'At the Movies' Drops Hosts Lyons, Mankiewicz

A.O. Scott and Michael Phillips will be the new wielders of the thumb.

August 5, 2009, 1:27 AM

Aug. 5, 2009 -- The reviews are in, and it's a thumbs down for "At the Movies" hosts Ben Lyons and Ben Mankiewicz.

After barely a year helming the iconic TV show, founded in 1986 by Gene Siskel and Roger Ebert, the two Bens are out.

They will be replaced by film critics A.O. Scott of the New York Times and Michael Phillips of the Chicago Tribune when the new season premieres Sept. 5, 2009.

"I loved working on this show, every moment of it," Ben Mankiewicz is quoted as saying in a press release. "It was an honor to continue a broadcast legacy not merely started by Roger Ebert and Gene Siskel, but created by them. No doubt the show is in good hands, with a great production staff, and two really knowledgeable and perceptive film critics in A.O. Scott and Michael Phillips."

Neither is a stranger to "At the Movies," as both critics have sat in Roger Ebert's chair alongside Richard Roeper multiple times when Ebert was ill.

The move to Scott and Phillips comes in an effort to return the show to its roots.

"They are regarded by millions of people as authorities in film criticism and will take the series back to its roots of one-on-one film debate that was established when the show first began with Roger Ebert and Gene Siskel," said Brian Frons, president, Daytime, Disney-ABC Television Group, who oversees ABC Media Productions, which produces "At the Movies," in the press release.

The Walt Disney Company is the parent company of both Disney-ABC Television and ABC News.

Scott, a 43-year-old Harvard and Johns Hopkins alumnus, sat across from Roeper in 2006 and 2007 while Ebert was ill. He has become a renowned film critic after nearly a decade of reviews for the Times, making guest appearances on "Charlie Rose" and National Public Radio's "Talk of the Nation." Scott also hosts a weekly movie review podcast for the Times.

Prior to the Times, Scott served as the book critic for Newsday and freelanced for numerous publications, including The New Yorker and The Wall Street Journal.

Phillips comes a a varied background of arts reporting. The Chicago Tribune film critic since 2006, he has a plethora of arts section staff writer positions under his belt, including the The Los Angeles Times, The San Diego Union-Tribune, the St. Paul Pioneer Press and The Dallas Times-Herald. Phillips has reported from film festivals across the globe, notably Cannes, and teaches at the University of Chicago's Graham School.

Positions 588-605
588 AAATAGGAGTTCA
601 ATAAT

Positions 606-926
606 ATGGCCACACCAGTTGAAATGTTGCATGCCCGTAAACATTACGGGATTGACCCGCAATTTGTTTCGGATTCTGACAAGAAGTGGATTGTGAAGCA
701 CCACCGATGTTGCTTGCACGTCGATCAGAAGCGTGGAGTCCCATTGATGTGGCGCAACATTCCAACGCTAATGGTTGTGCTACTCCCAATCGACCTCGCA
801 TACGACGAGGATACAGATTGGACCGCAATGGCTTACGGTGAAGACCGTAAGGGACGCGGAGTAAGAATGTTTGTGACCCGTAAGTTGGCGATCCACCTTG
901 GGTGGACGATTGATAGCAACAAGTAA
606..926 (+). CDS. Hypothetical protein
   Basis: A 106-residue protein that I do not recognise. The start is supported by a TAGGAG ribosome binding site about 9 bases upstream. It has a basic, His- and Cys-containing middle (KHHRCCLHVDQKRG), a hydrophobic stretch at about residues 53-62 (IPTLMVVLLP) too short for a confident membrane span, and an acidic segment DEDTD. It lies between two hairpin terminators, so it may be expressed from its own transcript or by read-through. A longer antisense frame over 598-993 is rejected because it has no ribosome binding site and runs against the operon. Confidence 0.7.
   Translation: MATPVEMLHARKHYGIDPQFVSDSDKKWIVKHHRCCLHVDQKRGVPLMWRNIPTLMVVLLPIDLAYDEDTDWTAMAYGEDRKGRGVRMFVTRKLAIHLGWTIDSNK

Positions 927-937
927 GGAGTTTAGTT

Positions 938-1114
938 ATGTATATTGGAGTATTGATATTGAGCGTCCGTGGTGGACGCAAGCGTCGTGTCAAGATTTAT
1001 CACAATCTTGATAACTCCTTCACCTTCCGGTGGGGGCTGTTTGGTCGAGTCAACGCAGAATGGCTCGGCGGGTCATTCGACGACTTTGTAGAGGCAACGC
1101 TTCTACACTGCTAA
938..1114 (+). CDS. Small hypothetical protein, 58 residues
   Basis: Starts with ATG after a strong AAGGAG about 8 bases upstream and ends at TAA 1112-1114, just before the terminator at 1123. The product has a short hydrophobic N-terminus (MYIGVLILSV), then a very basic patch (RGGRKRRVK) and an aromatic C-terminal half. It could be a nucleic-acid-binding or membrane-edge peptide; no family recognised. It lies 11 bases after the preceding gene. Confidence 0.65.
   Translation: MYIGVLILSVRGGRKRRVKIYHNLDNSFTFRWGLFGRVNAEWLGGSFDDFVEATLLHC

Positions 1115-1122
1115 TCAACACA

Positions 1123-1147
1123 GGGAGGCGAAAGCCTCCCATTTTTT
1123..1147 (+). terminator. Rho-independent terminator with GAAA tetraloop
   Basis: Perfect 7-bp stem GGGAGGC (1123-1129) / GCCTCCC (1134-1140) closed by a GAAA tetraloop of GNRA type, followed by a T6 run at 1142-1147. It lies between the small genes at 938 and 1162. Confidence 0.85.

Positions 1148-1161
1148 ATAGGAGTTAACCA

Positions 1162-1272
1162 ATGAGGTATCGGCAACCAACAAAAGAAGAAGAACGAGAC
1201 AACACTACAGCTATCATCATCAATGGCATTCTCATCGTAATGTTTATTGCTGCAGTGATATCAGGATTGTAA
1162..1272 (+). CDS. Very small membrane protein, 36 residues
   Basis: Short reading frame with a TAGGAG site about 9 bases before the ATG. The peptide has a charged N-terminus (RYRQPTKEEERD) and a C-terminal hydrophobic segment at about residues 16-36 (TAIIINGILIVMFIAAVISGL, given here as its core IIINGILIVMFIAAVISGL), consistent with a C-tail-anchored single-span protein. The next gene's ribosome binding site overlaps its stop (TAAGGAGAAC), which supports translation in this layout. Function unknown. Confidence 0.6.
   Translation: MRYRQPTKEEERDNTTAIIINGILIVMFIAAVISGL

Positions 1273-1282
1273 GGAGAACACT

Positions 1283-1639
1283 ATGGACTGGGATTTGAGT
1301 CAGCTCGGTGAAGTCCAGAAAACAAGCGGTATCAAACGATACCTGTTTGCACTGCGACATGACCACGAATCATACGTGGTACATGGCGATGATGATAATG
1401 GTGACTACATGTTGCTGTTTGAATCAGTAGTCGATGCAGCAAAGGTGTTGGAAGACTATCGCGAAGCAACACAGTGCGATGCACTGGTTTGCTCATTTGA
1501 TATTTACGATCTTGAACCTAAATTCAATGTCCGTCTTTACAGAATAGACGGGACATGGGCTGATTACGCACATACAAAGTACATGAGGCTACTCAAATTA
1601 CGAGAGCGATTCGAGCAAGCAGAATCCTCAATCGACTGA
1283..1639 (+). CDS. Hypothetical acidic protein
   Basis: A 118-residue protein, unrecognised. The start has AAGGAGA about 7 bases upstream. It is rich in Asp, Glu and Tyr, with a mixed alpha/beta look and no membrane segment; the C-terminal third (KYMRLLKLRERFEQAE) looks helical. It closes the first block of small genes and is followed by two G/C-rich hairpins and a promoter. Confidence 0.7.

Like Scott, Phillips has appeared on "At the Movies" previously as a replacement for an ailing Ebert, even becoming a semipermanent co-host just prior the the Lyons and Mankiewicz era.

Ben Lyons, Ben Mankiewicz Out of 'At the Movies'

Lyons' appointment to the prestigious post of "At the Movies" co-host received a fair amount of criticism, as many viewers thought he had limited experience outside of being the son of well-known film critic Jeffrey Lyons. His reviews even sparked one film fan to create a blog entitled: Stop Ben Lyons, which consists of a chronological log entries tearing apart the reviewer and his film reviews.

While Mankiewicz received less drubbing since he hosted a show on Turner Movie Classics, he has a Hollywood pedigree as well, being directly related to Herman Mankiewicz, the Academy Award winning-screenwriter of "Citizen Kane," and Joseph Mankiewicz, the producer of "The Philadelphia Story" and other classic Hollywood films.

The move to replace Lyons and Mankiewicz comes after a sharp downturn in ratings.

After just two months of hosting the program, ratings slipped from 2.1 million to 1.7 million viewers, according to Nielsen Media Research.

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